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William T. Williams's Elbert Jackson L.A.M.F. Part II (1969), at MoMA.Photo: © 2007 William T. Williams/Courtesy of MoMA

A sad fact of life lately at the Museum of Modern Art is that when it comes to group shows of contemporary painting from the collection, the bar has been set pretty low. “What Is Painting?,” the crowded 50-artist, 50-work exhibition that opened quietly in July (and closes September 17), has been a welcome exception, especially if graded on the MoMA curve. It is better than all of the second-floor installations of the permanent collection that have taken place since MoMA’s reopening three years ago, because it defines a polemic about a single medium and then cogently explores it.

Curator Anne Umland has divided the 7,000 square feet of this space into twelve boxy galleries. Each cubicle contains four paintings from the museum’s collection, one work per wall. If I were an artist in the show, I’d be put off by the crowded conditions, the way the installation renders everything equal, and how you can never step back to contemplate anything. But “What Is Painting?” isn’t really about contemplation. Not only does it bring artists from the margins into MoMA’s center, but each gallery becomes a condensed chapter in the cliff-hanger story of painting through the sixties and seventies, when Minimalism and Conceptualism both presumed it dead, and its subsequent journey to the multifarious shores it occupies now.

More than a third of the show’s artists are women, and it begins with Vija Celmins’s 1964 salmon-and-gray rendition of a handgun being fired. Immediately you see that Umland isn’t on the approved art-historical path—Abstract Expressionism to Johns-and-Rauschenberg to Pop and Minimalism. In 1964, Celmins was already crossing Pop with Minimalism, photography, conceptual art, illustration, and what twenty years later would be called appropriation art. It’s a hazy, mazy little picture, as fervid and flat-footed as it is clairvoyant. It makes sparks with Lee Lozano’s hammer hitting a surface, a 1963 painting that emits animal energy and the revolutionary power of women’s anger. Rounding out this room are Philip Pearlstein’s alluringly unsexy pair of nudes from 1967 and Philip Guston’s 1977 painting of a head with a hole in it. The gestalt of the gallery crackles: Celmins and Lozano are blowing holes in the head of painting, Pearlstein is investigating ways to make it simultaneously fevered and frigid, and Guston is subjecting painting to metaphysical brain surgery with a spatula while embarking on one of the weirder visionary trips of the era. This gallery is a perfect start for a show about the violence, force, ingenuity, audacity, desperation, oddness, and speed with which painting has moved over 40 years.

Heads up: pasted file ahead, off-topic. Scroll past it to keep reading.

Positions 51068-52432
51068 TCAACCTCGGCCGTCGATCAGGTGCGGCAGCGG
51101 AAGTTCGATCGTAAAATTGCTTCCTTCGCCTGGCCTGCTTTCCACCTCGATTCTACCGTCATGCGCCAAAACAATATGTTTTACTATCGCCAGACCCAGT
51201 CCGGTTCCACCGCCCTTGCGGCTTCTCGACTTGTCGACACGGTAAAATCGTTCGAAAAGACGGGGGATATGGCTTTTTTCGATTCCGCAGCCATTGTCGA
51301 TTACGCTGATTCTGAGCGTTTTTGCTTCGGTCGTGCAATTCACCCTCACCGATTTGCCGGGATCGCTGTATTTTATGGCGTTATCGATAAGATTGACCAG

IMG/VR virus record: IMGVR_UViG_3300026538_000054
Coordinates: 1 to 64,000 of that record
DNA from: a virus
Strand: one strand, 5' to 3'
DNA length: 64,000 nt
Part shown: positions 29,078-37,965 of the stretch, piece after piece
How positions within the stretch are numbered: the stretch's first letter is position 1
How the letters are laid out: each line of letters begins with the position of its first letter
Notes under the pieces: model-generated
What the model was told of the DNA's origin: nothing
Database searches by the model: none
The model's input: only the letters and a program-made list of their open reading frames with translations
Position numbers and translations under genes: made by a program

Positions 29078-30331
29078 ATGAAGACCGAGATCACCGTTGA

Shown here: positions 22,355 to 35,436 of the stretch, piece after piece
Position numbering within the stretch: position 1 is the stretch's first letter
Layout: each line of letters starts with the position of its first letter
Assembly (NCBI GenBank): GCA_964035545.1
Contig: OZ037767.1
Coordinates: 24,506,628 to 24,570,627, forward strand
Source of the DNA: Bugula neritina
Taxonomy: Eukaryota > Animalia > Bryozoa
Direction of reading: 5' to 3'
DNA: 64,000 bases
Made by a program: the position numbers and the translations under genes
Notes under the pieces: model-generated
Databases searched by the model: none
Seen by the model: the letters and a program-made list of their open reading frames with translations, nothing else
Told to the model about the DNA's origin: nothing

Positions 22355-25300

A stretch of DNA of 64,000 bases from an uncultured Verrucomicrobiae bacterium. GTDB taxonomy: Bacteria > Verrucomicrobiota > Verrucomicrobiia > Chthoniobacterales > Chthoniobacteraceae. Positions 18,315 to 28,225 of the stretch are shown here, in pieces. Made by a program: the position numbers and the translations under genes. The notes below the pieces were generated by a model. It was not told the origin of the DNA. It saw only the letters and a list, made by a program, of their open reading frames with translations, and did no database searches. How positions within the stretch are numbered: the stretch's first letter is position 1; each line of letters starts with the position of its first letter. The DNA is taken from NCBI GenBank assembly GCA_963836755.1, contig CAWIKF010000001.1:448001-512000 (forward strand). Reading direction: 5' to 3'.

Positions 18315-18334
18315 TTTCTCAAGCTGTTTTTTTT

That said, the question-and-answer debate behind the show can turn annoyingly literal and didactic here and there. There’s a room of all-white paintings, and other cubes are stocked with portraits, grids, comic-y figuration, and appropriation. (Why do curators love to make art make sense by constantly grouping like-unto-like? One of the best things about art is that its logic is nonlinear.) Nevertheless, many of those juxtapositions are satisfying. There’s an interesting gallery of artists who generally don’t paint, including Barbara Kruger, Marcel Broodthaers, John Baldessari (who does paint), and Elaine Reichek, whose needlepoint sampler with a stitched quote from The Odyssey has Penelope speaking of a process of constantly remaking, creating and destroying and beginning again. Not only is this the way Penelope saved her life—weaving and unweaving her tapestry until Odysseus returned—but it’s also a wonderful analogy for the way in which painting was turned inside out, deconstructed, and revised in order to keep it alive.